Every Maine voter is able to vote in one of the two political party primaries on Tuesday.

Unenrolled voters can enroll in the Democratic or Republican Party that day and help select that party’s nominees, from the Legislature to the U.S. Senate.

It’s that U.S. Senate race that should draw your interest, even if you are one of the more than 50 percent of Maine voters who are planning to vote for independent candidate Angus King in that race.

You won’t find King on your June 12 ballot. He filed his petition signatures as an independent candidate on May 22 and was certified for the November ballot in a record 15 minutes. My sister Edie Smith, director of King’s field operation, was responsible for that project.

Some of you might wish the Senate campaign could be over that quickly. It promises to get ugly as both parties try to knock our former governor down to their level.

If you are an enthusiastic King supporter, you may wonder how to vote in your political primary. Do you vote for the candidate you feel is the strongest for your party? Or do you vote for the candidate you feel would be the weakest against King in the general election?

Oh, what an ethical dilemma. And what a delicious decision. No way I’m going to suggest a course of action on that one.

The dust-up to these two primary campaigns was a version of musical chairs, with none of the participants wanting to take a seat. At one point, more than four dozen potential candidates were jockeying for position in the races for U.S. Senate and Congress.

For the record, Republicans will be offered six choices in their crowded U.S. Senate primary: Rick Bennett, Debra Plowman, Charlie Summers, William Schneider, Scott D’Amboise and Bruce Poliquin.

The first four are friends of mine, and I believe all four would serve our state well in Washington (as they have here in Maine). All four served with distinction in the Legislature. Plowman is there now, while Summers is secretary of state and Schneider is attorney general.

Summers should be in the lead, given his high name identification after running twice for Congress in the 1st District.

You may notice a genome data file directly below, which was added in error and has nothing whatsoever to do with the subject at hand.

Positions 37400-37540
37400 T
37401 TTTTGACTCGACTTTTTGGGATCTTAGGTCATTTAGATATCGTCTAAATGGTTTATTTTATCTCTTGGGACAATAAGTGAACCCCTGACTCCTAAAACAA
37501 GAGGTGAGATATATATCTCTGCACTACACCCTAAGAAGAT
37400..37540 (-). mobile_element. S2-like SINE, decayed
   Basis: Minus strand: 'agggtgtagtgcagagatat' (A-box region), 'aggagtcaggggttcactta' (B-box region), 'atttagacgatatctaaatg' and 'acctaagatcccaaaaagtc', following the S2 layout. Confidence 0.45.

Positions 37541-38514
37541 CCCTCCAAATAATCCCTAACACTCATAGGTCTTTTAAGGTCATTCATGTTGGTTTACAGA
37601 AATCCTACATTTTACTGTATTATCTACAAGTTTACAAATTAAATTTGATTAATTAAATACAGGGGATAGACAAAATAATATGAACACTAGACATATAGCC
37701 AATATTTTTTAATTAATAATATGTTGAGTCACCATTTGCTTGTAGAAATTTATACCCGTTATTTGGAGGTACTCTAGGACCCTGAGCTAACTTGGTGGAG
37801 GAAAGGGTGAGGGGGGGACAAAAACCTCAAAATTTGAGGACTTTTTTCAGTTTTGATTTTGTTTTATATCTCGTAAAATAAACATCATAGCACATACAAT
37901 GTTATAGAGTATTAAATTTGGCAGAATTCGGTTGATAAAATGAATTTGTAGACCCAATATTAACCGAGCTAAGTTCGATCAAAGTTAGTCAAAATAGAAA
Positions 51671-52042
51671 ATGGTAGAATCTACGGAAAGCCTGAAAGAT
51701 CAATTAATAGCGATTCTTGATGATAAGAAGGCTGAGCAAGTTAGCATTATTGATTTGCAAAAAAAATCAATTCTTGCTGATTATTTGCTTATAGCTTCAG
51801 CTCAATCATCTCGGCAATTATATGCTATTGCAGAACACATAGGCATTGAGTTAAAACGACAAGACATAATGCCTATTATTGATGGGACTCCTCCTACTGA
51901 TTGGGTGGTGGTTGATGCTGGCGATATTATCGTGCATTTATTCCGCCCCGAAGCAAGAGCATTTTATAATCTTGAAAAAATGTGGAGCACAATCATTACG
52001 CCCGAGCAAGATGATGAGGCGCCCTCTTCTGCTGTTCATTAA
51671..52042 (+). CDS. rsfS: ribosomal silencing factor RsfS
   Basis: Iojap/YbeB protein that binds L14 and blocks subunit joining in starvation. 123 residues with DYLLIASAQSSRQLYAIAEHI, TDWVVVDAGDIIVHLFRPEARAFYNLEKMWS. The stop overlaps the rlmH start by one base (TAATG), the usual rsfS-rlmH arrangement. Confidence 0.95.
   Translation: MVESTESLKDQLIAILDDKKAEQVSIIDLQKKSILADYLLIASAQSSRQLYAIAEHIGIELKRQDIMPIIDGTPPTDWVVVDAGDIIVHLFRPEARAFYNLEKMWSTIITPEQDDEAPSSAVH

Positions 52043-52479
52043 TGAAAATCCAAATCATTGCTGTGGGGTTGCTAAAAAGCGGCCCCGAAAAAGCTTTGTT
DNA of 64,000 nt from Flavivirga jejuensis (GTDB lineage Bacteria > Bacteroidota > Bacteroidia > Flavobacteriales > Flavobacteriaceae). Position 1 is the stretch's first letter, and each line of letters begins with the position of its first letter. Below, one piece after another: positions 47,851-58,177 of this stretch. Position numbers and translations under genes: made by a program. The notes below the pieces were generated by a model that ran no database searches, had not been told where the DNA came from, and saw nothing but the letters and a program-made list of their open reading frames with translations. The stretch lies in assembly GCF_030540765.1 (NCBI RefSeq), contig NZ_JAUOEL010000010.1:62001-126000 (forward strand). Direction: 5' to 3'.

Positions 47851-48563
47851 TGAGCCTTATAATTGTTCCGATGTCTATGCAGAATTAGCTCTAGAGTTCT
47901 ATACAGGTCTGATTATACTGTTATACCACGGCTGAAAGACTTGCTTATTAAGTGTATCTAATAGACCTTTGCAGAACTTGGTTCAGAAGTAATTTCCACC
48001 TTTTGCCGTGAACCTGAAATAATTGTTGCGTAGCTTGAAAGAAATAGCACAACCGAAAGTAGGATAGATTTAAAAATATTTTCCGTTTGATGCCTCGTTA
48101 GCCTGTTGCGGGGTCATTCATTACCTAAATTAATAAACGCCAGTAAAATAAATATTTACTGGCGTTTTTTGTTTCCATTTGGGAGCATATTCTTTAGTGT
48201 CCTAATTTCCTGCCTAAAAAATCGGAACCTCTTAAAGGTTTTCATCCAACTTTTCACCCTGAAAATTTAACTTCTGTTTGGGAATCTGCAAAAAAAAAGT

Poliquin, however, is the darling of the tea partiers, who may constitute as much as one-third of the Republican primary vote. He has plenty of his own money and is waging a full-scale campaign with road signs, mailings, and radio and television ads.

Poliquin has closely linked his campaign to Gov. Paul LePage in all of his advertising. I’m looking at a large card I got in the mail last week, headlined “Paul LePage and Bruce Poliquin — Two Conservatives fighting for Maine’s Future.”

Without doubt, the very controversial Poliquin would be disastrous for Republicans in both the Senate race and elsewhere on the ballot if he gets the nomination. I’m betting he does.

Democrats have four choices in their U.S. Senate primary: Matthew Dunlap, Jon Hink, Cynthia Dill and Benjamin Pollard. Dunlap is a good friend of mine, and I’m rooting for him. I enjoyed working with Matt during his eight years in the Legislature, and I thought he did a superb job as secretary of state.

Matt has a particularly strong pull in rural Maine because of his outstanding record of support for and service to sportsmen. He’s an enthusiastic hunter and angler who is currently doing a lot of that with his daughter Emily.

My enthusiasm for Matt may cloud my judgment on this one, but I think he should win. Some Democratic leaders, however, tell me that Dill is a real threat — sufficient that quite a few of them are actively working to stop her.

They know that her ultra-liberal views and erratic behavior (such as picketing President Barack Obama during his Maine visit) will relegate their party’s nominee to a tiny portion of the general election vote, perhaps jeopardizing the Democrats’ hope of reclaiming the Maine House and Senate.

Although these two primaries may turn out to be irrelevant as King marches to victory, the choices you make on Tuesday will dictate what the U.S. Senate campaign looks like for the next five months.

And I know most of you, before reading this column, couldn’t name one of the Republican or Democratic candidates running for the Senate. But now that you do know who they are, let me ask again: Do you know who to vote for?

George Smith is a writer and TV talk show host. He can be reached at 34 Blake Hill Road, Mount Vernon 04352, or [email protected] gmail.com. Read more of Smith’s writings at www.georgesmithmaine.com.

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